The world of work is changing at an extraordinary pace. The old rules no longer apply, and new rules are being written and rewritten all the time. These changes can be unsettling, whether they’re potential or actual, positive or negative. You may be gearing up for a promotion, staring at a wide open field of new prospective clients or launching new products and services. Or you may be hunkering down in the face of outsourcing, downsizing, mergers, takeovers, and local and global competition. Dealing with change at work can be very stressful.
How We Respond to Change
As soon as something nudges you out of your regular routine, or challenges your understanding of how the world works and where you fit into it, it will likely trigger a deluge of feelings, including fear, anxiety, overwhelm, excitement, distraction or denial.
In turn, these feelings can manifest in your behavior. You may, unconsciously, act out with aggressive or passive-aggressive communication, both at work and home. You might feel compelled to push yourself and others to overwork, or take the opposite approach and procrastinate, avoiding the work that’s on your plate.
On a personal level, your self-care may suffer. You may reach for unhealthy substances or behaviors, get less sleep, skip meals or overindulge. You might cut yourself off from friends and family and spend more time alone or with other people who have unhealthy habits.
Both positive and negative stress can have immediate and long-term detrimental effects. Stress inhibits proper digestion and the absorption of nutrients, impairs your body’s ability to ward off germs and illness, can cause insomnia, and is guaranteed to worsen any preexisting health conditions. If you’re also engaging in unhealthy behaviors and poor self-care, you’re at an even higher risk for serious illness and injury.
Dealing with change requires flexibility, resilience and an ability to think on your feet. Unfortunately, when you’re caught up in your reaction to change, these mental abilities are affected as well. When you’re preoccupied, worried, and focused on the future instead of the present, it’s much harder to concentrate and apply your brainpower to what’s in front of you.
Great leaders are admired for their serenity and confidence even in the face of uncertainty and upheaval. For many of us, though, when change is afoot serenity is far from our reach. Instead, emotions are much closer to the surface and can flare up at the most inopportune times. Whether you lash out, cry, or pound on your desk behind closed doors, it’s incredibly uncomfortable to feel so out of control.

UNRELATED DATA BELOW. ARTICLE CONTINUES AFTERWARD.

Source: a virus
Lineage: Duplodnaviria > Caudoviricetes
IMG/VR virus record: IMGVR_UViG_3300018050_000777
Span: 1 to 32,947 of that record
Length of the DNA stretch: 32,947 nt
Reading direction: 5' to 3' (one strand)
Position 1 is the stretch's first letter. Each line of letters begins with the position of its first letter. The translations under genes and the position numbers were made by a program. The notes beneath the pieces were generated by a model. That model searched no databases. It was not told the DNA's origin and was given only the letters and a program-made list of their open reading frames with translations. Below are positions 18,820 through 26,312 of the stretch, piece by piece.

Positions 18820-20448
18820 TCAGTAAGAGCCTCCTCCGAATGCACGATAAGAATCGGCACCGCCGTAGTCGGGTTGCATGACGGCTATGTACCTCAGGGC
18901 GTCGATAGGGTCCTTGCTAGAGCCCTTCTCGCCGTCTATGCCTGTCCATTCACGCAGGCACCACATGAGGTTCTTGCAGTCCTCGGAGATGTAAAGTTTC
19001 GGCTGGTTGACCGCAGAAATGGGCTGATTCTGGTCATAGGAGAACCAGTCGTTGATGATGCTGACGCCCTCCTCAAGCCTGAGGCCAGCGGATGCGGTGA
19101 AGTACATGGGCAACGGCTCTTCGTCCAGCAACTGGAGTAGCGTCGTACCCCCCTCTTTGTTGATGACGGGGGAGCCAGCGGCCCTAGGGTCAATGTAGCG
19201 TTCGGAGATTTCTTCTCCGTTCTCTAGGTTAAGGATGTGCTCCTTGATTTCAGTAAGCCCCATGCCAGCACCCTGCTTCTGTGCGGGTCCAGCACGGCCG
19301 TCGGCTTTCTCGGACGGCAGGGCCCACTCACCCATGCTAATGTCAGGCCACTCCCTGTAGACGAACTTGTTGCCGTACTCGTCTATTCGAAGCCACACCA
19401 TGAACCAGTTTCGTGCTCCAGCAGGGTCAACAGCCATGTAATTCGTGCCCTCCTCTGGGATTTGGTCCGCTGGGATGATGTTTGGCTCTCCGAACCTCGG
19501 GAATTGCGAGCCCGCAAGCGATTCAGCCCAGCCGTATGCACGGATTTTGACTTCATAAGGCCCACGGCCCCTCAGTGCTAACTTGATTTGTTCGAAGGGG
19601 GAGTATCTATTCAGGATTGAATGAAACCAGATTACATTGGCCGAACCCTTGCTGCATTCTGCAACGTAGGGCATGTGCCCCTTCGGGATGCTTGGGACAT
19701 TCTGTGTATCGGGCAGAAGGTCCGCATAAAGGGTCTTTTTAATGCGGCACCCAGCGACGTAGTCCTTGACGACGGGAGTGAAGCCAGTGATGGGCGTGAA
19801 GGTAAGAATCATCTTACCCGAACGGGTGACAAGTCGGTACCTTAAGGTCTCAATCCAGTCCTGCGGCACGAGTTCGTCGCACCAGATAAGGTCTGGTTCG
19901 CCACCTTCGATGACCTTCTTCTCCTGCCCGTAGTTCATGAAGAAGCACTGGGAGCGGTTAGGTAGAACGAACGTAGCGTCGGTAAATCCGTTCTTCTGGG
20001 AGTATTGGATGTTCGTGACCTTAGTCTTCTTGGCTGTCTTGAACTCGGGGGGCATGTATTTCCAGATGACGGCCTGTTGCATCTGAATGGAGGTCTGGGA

Consider, also, the impact on the people around you. Emotional outbursts, whether at work or home, can irrevocably damage your effectiveness, your reputation and your relationships.
Strategies for Dealing With Work Change
Here are five strategies to help you remain flexible, resilient and serene in the face of change:
1. Take care of your body. Eat well, sleep well and refrain from harmful habits like smoking, excessive drinking, recreational drugs or other risky behavior.
2. Take care of your mind. Stay in the present moment by practicing deep breathing and/or meditation. Challenge your negative thinking and keep things in perspective; when the doom and gloom sets in, ask, “How important is this, really?”
3. Keep your emotions in check. Find reasons to smile and laugh, even when you don’t feel like it—especially when you don’t feel like it! Funny movies, blogs or videos can help. Vent your negative feelings by exercising, banging on a drum or pounding on a pillow.
4. Treat others well. Strengthen your good relationships so you can draw on their support and work at your challenging relationships so they don’t add to your stress.
5. Take charge. Be proactive and prepare the best you can for the changes that might come, but then accept the reality of the moment. Think back to other challenges that you’ve come through and remind yourself that everything will work out okay this time, too.
Author’s content used under license, © 2008 Claire Communications